Begin with any one of the clusters of 5 cells (above), and consider its central cell to be the center object of a new larger cluster of tetrahedral cells. The central cell is the first section of the 600-cell beginning with a cell. By surrounding it with more tetrahedral cells, we can reach the deeper sections beginning with a cell.
First, note that a cluster of 5 cells consists of 4 overlapping pairs of face-bonded tetrahedra (triangular dipyramids) whose long diameter is a 24-cell edge (a hexagon edge) of length √1. Six more triangular dipyramids fit into the concavities on the surface of the cluster of 5,^{[y]} so the exterior chords connecting its 4 apical vertices are also 24-cell edges of length √1. They form a tetrahedron of edge length √1, which is the second section of the 600-cell beginning with a cell.^{[z]} There are 600 of these √1 tetrahedral sections in the 600-cell.^{[aa]}
With the six triangular dipyamids fit into the concavities, there are 12 new cells and 6 new vertices in addition to the 5 cells and 8 vertices of the original cluster. The 6 new vertices form the third section of the 600-cell beginning with a cell, an octahedron of edge length √1, obviously the cell of a 24-cell. As partially filled so far (by 17 tetrahedral cells), this √1 octahedron has concave faces into which a short triangular pyramid fits; it has the same volume as a regular tetrahedral cell but an irregular tetrahedral shape.^{[ab]} Each octahedral cell consists of 1 + 4 + 12 + 8 = 25 tetrahedral cells: 17 regular tetrahedral cells plus 8 volumetrically equivalent tetrahedral cells each consisting of 6 one-sixth fragments from 6 different regular tetrahedral cells that each span three adjacent octahedral cells.
Thus the unit-radius 600-cell is constructed directly from its predecessor,^{[u]} the unit-radius 24-cell, by placing on each of its octahedral facets a truncated^{[ac]} irregular octahedral pyramid of 14 vertices^{[ad]} constructed (in the above manner) from 25 regular tetrahedral cells of edge length 1/φ ≈ 0.618.
Rotations[edit | edit source]
The 600-cell is generated by rotations of the 24-cell in increments of 36° = 𝜋/5 (the arc of one 600-cell edge length).
There are 25 inscribed 24-cells in the 600-cell. Therefore there are also 25 inscribed snub 24-cells, 75 inscribed tesseracts and 75 inscribed 16-cells.^{[s]}
The 8-vertex 16-cell has 4 long diameters inclined at 90° = 𝜋/2 to each other, often taken as the 4 orthogonal axes of the coordinate system.
The 24-vertex 24-cell has 12 long diameters inclined at 60° = 𝜋/3 to each other: 3 disjoint sets of 4 orthogonal axes, each set comprising the diameters of one of 3 inscribed 16-cells, isoclinically rotated by 𝜋/3 with respect to each other.
The 120-vertex 600-cell has 60 long diameters: not just 5 disjoint sets of 12 diameters, each comprising one of 5 inscribed 24-cells (as we might suspect by analogy), but 25 distinct but overlapping sets of 12 diameters, each comprising one of 25 inscribed 24-cells. There are 5 disjoint 24-cells in the 600-cell, but not just 5: there are 10 different ways to partition the 600-cell into 5 disjoint 24-cells.^{[p]}
The 24-cells are rotated with respect to each other in increments of 𝜋/5. The rotational distance between inscribed 24-cells is always a double rotation of between 0 and 4 increments of 𝜋/5 in one invariant plane, combined with 0 to 4 increments of 𝜋/5 in the orthogonal invariant plane, where the invariant planes are any two orthogonal central decagons. The product of these two 5-click simple rotations produces 25 distinct ways we can pick the 24 vertices of a 24-cell out of the 120 vertices of a 600-cell. Any five 24-cells which can be reached by either 5-click simple rotation by itself have disjoint vertices.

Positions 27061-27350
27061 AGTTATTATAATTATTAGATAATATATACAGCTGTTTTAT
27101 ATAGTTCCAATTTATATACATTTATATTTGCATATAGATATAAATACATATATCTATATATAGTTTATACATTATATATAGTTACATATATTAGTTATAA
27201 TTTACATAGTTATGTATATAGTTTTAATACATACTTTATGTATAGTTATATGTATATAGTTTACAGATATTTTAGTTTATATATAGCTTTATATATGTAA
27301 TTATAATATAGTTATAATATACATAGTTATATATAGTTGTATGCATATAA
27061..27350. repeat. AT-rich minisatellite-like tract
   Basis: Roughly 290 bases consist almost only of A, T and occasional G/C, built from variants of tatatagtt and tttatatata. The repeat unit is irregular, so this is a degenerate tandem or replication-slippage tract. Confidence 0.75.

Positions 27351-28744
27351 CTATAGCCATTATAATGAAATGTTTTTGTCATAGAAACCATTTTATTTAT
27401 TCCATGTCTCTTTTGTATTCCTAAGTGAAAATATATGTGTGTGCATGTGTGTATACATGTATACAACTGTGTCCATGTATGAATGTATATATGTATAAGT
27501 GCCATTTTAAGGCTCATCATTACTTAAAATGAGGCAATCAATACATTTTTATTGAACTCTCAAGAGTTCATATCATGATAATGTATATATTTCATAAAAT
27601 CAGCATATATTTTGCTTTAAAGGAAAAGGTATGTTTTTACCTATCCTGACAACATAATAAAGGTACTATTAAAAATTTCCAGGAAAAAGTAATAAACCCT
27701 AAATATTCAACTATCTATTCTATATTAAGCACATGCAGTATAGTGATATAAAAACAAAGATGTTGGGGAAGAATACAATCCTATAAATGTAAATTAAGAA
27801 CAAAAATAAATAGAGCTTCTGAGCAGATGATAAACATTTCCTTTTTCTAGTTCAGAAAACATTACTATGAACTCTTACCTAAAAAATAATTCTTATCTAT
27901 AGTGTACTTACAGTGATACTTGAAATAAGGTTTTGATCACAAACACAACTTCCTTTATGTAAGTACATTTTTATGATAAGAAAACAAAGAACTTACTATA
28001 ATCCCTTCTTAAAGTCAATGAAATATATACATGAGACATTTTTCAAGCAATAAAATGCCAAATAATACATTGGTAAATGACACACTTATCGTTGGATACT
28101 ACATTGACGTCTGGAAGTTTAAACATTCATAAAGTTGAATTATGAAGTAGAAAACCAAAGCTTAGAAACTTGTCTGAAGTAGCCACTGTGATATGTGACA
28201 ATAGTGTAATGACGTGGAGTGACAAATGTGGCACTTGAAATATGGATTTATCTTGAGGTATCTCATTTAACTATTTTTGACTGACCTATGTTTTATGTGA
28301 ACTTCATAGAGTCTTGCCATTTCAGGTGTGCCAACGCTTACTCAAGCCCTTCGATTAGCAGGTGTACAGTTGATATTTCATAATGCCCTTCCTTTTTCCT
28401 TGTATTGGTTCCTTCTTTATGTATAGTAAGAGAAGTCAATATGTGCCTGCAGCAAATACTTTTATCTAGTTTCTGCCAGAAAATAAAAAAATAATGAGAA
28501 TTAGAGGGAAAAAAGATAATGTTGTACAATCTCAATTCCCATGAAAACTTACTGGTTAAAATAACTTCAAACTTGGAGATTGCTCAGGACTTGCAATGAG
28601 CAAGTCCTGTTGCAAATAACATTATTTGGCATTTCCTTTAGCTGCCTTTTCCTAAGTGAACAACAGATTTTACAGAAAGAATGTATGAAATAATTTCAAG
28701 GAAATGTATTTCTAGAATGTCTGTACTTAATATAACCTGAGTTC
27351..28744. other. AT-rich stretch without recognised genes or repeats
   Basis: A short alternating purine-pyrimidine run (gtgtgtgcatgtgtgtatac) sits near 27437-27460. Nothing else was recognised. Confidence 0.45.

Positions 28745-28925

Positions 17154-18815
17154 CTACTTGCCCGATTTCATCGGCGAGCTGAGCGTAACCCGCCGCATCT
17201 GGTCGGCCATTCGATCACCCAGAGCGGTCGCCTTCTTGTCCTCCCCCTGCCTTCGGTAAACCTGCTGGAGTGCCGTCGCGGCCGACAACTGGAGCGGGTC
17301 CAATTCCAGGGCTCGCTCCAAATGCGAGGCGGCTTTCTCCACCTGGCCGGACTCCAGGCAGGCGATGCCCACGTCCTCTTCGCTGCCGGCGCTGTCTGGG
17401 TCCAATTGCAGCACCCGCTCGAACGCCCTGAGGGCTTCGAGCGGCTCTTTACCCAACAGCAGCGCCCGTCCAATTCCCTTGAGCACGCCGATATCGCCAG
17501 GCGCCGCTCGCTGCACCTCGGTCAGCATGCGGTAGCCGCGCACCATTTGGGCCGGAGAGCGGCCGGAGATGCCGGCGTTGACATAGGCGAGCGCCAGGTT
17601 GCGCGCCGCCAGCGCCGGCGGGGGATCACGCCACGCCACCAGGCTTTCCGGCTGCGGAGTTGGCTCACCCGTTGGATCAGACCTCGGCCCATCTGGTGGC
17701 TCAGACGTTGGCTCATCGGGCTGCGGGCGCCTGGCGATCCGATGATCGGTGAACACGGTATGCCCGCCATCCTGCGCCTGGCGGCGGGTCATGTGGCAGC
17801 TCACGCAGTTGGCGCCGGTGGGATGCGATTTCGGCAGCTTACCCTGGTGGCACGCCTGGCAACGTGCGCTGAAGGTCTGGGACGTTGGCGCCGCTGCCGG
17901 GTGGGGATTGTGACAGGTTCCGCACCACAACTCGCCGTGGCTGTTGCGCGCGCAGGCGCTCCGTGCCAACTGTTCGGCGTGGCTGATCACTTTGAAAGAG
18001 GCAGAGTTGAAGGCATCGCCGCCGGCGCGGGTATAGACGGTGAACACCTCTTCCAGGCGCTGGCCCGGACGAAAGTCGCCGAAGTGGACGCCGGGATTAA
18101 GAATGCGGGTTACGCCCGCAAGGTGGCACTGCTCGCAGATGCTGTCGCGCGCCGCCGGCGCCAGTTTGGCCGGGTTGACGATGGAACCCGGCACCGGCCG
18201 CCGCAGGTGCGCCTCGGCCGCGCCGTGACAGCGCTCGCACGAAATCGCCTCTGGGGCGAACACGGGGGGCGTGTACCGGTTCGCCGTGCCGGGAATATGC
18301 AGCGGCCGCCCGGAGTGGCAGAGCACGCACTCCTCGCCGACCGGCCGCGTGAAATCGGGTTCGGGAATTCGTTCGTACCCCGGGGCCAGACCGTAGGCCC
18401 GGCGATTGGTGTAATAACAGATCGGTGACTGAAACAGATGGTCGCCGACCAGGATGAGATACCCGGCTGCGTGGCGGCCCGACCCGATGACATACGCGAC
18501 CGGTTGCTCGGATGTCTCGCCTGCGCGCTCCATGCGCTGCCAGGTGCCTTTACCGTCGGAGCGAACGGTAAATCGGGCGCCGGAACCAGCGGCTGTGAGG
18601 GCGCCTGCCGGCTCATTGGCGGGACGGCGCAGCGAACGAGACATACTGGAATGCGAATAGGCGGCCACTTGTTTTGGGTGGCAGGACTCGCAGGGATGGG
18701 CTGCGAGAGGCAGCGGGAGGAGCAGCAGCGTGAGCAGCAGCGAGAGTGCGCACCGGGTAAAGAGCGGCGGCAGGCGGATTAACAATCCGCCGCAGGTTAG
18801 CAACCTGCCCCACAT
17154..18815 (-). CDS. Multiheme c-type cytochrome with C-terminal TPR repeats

We can give the 25 24-cells physical addresses of the form (i, j) corresponding to their inclination from an origin 24-cell,^{[ae]} where i and j are integers between 0 and 4 corresponding to multiples of 𝜋/5 in the two orthogonal planes.^{[af]} The 25 overlapping 24-cells are thus arranged logically by address (not physically) in a 5 x 5 array.^{[ag]} The five 24-cells in each row of this array (any five 24-cells with the same i) are disjoint: they have disjoint sets of vertices that together account for all 120 vertices of the 600-cell. The five 24-cells in each column of the array (any five with the same j) are similarly disjoint. No other set of five 24-cells is disjoint; these are the only ten ways to partition the 25 24-cells into five disjoint 24-cells.
Radial golden triangles[edit | edit source]
The 600-cell can be constructed radially from 720 golden triangles of edge lengths √0.𝚫 √1 √1 which meet at the center of the 4-polytope, each contributing two √1 radii and a √0.𝚫 edge.^{[k]} They form 1200 triangular pyramids with their apexes at the center: irregular tetrahedra with equilateral √0.𝚫 bases (the faces of the 600-cell). These form 600 tetrahedral pyramids with their apexes at the center: irregular 5-cells with regular √0.𝚫 tetrahedron bases (the cells of the 600-cell).
As a configuration[edit | edit source]
This configuration matrix^{[23]} represents the 600-cell. The rows and columns correspond to vertices, edges, faces, and cells. The diagonal numbers say how many of each element occur in the whole 600-cell. The non-diagonal numbers say how many of the column's element occur in or at the row's element.
Here is the configuration expanded with k-face elements and k-figures. The diagonal element counts are the ratio of the full Coxeter group order, 14400, divided by the order of the subgroup with mirror removal.
H_{4} | k-face | f_{k} | f_{0} | f_{1} | f_{2} | f_{3} | k-fig | Notes | |
---|---|---|---|---|---|---|---|---|---|
H_{3} | ( ) | f_{0} | 120 | 12 | 30 | 20 | {3,5} | H_{4}/H_{3} = 14400/120 = 120 | |